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November 16th, 2016 by


The only thing standing between you and the kind of life you want to lead, is you. This is true for your health, your relationships, your career, your spirituality, your wealth. The list goes on.

A lot of the time it’s a false belief or misconception that can cause us to get in our own way. This is especially true for investing. There’s a lot of bad opinions and sensationalism around money and the economy that can skew our perceptions. That’s why we’re going to remove five common misconceptions about investing money from your life.

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1. I Will Make a Lot Of Money Quickly

Investments can come dressed as many things, but a get-rich-quick scheme they are not. That’s called a pyramid or ponzi scheme, and it doesn’t end well for anybody. The first, and most important, lesson in investing for beginners is that it takes time.

If investing meant everyone could make money quickly, everyone would be doing it. But even when it comes to the basic investment vehicle, your retirement, only 6% of South Africans save up enough. Whatever your investment goal, consistency and self-discipline over a longer period will get you there. Even when you’re starting small, because: compound interest.

2. It’s Not Safe, I Could Lose Money

Putting your hard-earned money into any sort of investment can seem risky, and it is. But the investor controls the amount of risk they’re exposed to.

A good investment broker will advise that the longer your time horizon (to when you plan on cashing in), the higher the risk (or volatility) should be. This is because a highly volatile investment (like equities) shows great gains and losses in the short term. But, should you trace a line through the average steady growth of that investment over a longer period on a graph, you’ll see it goes up, up, and up.

But, should you only have five years before you retire, a conservative option, like cash or bonds, would be more up your alley. It’s not gambling, it’s a strategy.

3. It’s Safer To Grow Your Money At The Bank

A bank is a good place for your cheque account and an emergency fund. It is not, however, the place where money grows. We have inflation – the increase in the cost of living that reduces the purchasing power of our money – to thank for this.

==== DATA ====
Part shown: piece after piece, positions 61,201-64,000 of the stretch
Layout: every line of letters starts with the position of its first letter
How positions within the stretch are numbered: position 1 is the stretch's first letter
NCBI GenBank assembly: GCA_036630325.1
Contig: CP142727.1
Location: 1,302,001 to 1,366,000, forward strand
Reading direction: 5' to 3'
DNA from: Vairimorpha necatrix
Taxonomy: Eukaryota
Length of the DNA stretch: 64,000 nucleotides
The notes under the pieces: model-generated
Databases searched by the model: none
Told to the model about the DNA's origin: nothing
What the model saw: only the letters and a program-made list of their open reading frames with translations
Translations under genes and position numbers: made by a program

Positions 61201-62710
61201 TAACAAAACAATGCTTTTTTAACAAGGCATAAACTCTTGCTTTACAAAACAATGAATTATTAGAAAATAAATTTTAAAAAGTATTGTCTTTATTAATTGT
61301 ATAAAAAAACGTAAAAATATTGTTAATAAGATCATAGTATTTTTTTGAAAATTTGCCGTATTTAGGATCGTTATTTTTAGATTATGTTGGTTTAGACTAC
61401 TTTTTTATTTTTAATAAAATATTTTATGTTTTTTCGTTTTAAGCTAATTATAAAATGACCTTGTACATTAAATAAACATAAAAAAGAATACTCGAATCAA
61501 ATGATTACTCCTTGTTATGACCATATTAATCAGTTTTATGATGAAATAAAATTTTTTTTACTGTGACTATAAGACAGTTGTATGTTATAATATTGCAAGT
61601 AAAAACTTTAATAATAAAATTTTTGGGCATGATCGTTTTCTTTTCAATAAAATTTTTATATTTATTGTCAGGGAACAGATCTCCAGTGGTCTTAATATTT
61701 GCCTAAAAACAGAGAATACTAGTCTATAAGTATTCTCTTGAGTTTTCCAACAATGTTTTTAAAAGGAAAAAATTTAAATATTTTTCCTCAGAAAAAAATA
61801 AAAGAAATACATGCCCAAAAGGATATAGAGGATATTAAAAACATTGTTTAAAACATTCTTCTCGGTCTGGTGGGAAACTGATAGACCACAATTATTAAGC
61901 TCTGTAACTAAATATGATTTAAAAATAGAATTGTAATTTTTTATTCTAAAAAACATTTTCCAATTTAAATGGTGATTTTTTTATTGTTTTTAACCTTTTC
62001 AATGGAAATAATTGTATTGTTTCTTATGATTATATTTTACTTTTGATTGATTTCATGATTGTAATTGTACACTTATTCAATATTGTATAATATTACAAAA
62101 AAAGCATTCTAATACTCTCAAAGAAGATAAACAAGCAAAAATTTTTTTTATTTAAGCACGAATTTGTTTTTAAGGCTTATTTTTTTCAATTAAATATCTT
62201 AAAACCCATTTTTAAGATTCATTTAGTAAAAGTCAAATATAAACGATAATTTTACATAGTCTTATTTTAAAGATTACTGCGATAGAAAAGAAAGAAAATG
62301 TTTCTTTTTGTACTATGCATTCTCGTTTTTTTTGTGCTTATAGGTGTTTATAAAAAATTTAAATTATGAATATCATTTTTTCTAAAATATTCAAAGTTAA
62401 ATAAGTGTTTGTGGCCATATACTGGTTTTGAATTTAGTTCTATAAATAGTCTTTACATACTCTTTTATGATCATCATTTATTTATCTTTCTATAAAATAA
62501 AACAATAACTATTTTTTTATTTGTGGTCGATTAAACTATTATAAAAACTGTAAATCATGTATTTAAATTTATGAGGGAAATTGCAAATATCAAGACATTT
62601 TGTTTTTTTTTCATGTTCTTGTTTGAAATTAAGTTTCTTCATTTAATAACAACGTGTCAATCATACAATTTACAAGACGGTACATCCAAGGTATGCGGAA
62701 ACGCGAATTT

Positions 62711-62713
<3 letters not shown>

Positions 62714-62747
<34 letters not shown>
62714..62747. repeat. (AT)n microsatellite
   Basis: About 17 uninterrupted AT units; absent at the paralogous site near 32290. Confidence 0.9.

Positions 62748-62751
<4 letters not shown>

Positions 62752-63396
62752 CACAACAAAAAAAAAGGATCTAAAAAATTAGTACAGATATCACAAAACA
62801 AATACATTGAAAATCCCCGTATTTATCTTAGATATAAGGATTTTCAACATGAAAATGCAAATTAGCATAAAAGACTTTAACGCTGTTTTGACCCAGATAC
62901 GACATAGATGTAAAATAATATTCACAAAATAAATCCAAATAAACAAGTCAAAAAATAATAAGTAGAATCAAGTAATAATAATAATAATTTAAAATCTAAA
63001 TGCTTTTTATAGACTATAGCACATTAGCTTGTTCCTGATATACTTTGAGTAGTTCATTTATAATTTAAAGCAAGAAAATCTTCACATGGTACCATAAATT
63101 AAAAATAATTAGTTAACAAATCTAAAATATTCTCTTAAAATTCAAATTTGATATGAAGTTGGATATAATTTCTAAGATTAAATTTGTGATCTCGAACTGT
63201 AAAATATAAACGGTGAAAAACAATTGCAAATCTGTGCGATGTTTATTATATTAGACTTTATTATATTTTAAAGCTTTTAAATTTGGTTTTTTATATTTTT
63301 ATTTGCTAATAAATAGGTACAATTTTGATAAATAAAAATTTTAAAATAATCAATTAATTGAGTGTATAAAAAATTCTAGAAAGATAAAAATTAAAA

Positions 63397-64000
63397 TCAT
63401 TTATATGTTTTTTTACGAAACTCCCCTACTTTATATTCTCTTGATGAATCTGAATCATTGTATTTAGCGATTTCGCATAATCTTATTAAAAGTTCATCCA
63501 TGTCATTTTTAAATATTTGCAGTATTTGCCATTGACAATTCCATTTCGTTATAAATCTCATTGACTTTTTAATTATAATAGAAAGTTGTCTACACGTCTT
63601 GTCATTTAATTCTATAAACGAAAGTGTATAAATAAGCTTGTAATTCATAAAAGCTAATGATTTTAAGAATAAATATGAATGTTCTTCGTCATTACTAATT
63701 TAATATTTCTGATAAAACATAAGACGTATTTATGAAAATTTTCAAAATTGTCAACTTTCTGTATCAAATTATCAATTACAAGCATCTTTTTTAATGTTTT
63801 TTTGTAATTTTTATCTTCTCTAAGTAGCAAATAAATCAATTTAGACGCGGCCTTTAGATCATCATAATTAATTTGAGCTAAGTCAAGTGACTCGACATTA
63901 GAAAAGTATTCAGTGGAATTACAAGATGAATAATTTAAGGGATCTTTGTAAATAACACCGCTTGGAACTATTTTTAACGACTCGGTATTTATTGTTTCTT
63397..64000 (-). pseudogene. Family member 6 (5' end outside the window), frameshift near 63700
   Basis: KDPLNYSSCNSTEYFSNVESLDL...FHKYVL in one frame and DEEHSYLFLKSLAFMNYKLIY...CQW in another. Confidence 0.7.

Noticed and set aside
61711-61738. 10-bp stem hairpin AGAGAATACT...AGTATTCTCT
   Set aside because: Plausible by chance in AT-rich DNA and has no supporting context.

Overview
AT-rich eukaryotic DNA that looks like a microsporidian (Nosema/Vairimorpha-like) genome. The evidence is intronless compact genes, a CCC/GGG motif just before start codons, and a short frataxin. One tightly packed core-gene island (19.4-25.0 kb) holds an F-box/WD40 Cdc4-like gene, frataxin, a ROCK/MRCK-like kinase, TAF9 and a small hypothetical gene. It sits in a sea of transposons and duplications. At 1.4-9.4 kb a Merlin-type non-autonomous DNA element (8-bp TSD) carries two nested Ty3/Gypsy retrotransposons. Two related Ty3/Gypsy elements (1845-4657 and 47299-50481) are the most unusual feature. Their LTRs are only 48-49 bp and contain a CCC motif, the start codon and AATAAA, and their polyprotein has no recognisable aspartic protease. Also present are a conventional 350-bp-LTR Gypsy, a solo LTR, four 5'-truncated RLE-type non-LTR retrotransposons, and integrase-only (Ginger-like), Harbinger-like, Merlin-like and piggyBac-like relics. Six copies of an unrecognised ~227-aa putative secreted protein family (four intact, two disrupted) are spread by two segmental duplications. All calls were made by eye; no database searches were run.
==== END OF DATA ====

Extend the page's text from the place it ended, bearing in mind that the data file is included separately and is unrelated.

Your money may be growing at say 5% in your 32-day notice account at the bank, but the inflation rate in South Africa is currently 6.5% according to the 2016 Consumer Price Index (CPI). That means your money is losing value 1.5% faster than it’s ‘growing’. So the figure may look like it’s increasing, but you’re actually losing money.

4. I Need An Investment Broker

Look, investing isn’t rocket science. You can learn to do it all (even hedge funds) if you just take a little time to do your homework. Get a basic understanding of how money works. Satrix 40, as an example, allows you to pop online and start investing in your personal capacity. So do most passive investment vehicles, like exchange traded funds (ETFs), and many others.

If time is money, however, a broker can help, if you choose the right one. You just need to ask your potential broker the right questions, like his track history investing for other clients.

5. I Can Start Later

There are 365 days in the year. Some day isn’t one of them. Cheesy, we know, but true. There’s a book that’s not widely available called The Slight Edge by Jeff Olsen. It basically demonstrates the principle that success in life is achieved through inches of progress, and not miles.

He illustrates so powerfully the cost of waiting to start doing anything worthwhile. He uses the example of two friends (both 24) with a $1 million savings goal for retirement. They work out that if they each put away $2,000.00 every year for six years and then let it gather interest, they will both reach their goal at age 65.

One friend starts immediately and stops at age 29. He puts away $12,000.00 in total and that grows over time to reach his goal.

The other friend waits. And waits. He eventually starts putting the same annual amount away but only starts at 30. He saves $2,000.00 every year for 33 years before he can stop… to reach the same goal! What cost his friend $12,000.00 for starting early, cost him $66,000.00 for waiting.

Moral of the story? Don’t let what you want cost you five times as much because you don’t start today.